October 26 2014 Latest news:
Wednesday, March 5, 2014
Limits on how much gamblers can bet on Fixed Odds gaming machines is being debated by politicians calling for new regulations for a £250 limit to stop addiction. We ask campaigners and the bookies if it will work after a recent survey of 500 gamblers in Newham found these machines did cause addition. The Campaign for Fairer Gambling’s Matt Zarb-Cousin reveals how he became addicted to Fixed Odds gambling when he was a teenager. The betting industry itself is drawing up a Code of Practice and suggets it can impose its own controls quicker than the government can act.
Matt Zarb-Cousin, Campaign for Fairer Gambling, argues:
Gambling can be fun — but we have to accept that some gambling products are addictive.
Measures bookmakers have brought in to “protect” players are nothing more than window dressing.
Voluntary ‘time and spending’ limits will be overridden by a problem gambler or someone developing an addiction.
A pop-up message on a gaming machine only freezes the game for 30 seconds when a player has lost £250 and may compel them to gamble more to “chase” their losses.
Betting shop staff will be at risk if they intervene when someone has lost £250, as the player is likely to be angry. It is unrealistic to expect staff to be counsellors, especially when William Hill’s and Ladbroke’s operate shops with just one member of staff.
Casino table games had traditionally only been allowed in a regulated casino. But bookmakers took roulette, made it five times faster, turned it into a solitary activity and put it on Fixed Odds Betting terminals which now now account for over half betting shop profits.
I became addicted to these machines and first played them at 16, when I was underage. I developed an addiction and rapid cycle of ‘loss chasing’ and hit rock bottom, losing £16,000 before finally getting treatment.
The Campaign for Fairer Gambling commissioned a poll in Newham last year to see how players behaved while using these machines. Nine-out-of-10 said the machines were “addictive”, while six-out-of-10 had gambled until all their money had gone. This gambling product is a problem which has potential to cause harm, which is why the campaign is calling for a reduction in the maximum stake from £100 to £2, which would bring Fixed Odds machines in line with traditional fruiT machines.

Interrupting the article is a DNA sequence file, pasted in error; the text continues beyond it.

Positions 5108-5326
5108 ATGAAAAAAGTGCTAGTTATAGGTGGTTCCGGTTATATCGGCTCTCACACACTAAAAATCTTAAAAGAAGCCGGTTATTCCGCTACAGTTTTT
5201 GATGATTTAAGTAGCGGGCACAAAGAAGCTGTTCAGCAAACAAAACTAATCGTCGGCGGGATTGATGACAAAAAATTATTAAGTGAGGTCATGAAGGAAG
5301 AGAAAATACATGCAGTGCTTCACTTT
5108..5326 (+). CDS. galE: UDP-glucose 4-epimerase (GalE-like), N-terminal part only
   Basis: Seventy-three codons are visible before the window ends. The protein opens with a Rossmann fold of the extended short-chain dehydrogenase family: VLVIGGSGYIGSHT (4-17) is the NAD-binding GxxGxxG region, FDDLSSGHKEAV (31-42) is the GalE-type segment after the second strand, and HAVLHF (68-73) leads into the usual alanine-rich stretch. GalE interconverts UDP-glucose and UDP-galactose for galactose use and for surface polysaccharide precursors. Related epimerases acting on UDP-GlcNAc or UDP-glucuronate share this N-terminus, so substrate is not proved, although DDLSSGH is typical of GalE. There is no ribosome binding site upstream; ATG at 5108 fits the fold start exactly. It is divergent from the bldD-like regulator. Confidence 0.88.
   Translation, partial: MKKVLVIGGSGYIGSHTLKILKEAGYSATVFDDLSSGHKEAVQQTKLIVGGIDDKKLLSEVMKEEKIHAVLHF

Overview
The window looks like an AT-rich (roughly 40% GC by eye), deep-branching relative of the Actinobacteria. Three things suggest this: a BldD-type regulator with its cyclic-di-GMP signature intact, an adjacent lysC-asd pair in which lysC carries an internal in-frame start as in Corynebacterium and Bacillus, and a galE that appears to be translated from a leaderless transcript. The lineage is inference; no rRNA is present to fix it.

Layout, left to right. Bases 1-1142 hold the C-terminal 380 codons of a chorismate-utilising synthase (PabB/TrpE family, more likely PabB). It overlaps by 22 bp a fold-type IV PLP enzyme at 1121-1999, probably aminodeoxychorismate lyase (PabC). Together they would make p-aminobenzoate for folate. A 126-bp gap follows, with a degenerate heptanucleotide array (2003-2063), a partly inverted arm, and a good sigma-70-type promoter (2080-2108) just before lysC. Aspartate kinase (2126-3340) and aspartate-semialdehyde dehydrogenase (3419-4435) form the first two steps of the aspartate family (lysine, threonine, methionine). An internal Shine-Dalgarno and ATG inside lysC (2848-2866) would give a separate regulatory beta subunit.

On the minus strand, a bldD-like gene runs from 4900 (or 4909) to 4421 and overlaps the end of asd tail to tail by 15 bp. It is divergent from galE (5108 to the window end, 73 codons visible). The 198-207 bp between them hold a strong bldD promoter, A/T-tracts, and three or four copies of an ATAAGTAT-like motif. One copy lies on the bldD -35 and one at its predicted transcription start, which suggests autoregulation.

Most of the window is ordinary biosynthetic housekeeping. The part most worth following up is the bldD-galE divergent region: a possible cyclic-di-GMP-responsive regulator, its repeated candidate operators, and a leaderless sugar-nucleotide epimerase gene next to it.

Betting shops would become bookmakers again, with less gambling addiction and staff being safer.
Wm Hill’s Andrew Lyman, Head of their Public Affairs and Compliance, responds:
Betting shops and particularly category B2 gaming machines, sometimes referred to as ‘fixed odds betting terminals’, have become a political football which politicians of all shades seem to be happy to kick around.
Despite a lack of definitive research, campaigners claim that the machines are “addictive” and have called for more restrictions.
Meanwhile the Association of British Bookmakers and its members, including William Hill, have been working for over a year to implement a Code for Responsible Gambling and Player Protection.
The Code does exactly what it says on the tin. Betting operators do not deny that for a minority of people all gambling products, including gaming machines, have the capacity to cause harm.
That is why we want to increase player awareness and encourage them to only gamble what they can afford.
Many betting shops are community hubs—but spending too much time gambling is also an issue for some.
Therefore we have put at the heart of the Code, technical changes which allow players to set voluntary limits in terms of time and money.
Breaching these limits means screens are frozen and players have time to reflect on their position.
This is underpinned by mandatory alerts when players have been on machines for more than 30 minutes or have lost £250.
We have also provided extra training to front line colleagues that empower them and gives them more confidence to carry out responsible gambling interactions with customers.
An interaction could mean offering self exclusion for a minimum of 12 months, signposting to the National Gambling Helpline, 0808-8020 133, or directing a customer to a treatment provider like Gamcare—or all of these.
We do not want to make profits from problem gamblers. We want sustainable leisure gamblers who only risk what they can afford because they enjoy the social atmosphere of the betting shop and a positive gambling experience.
We are supplying gaming machine data to support independent research. If that identifies any harmful patterns of play, we will move to impose our own controls far more quickly than the government is able to act.
We will have our doubters, but the industry is fully committed to a focussed harm reduction strategy.
Our plea is for people to work with us—not against us—to ensure that a flutter at the bookies does not become a thing of the past.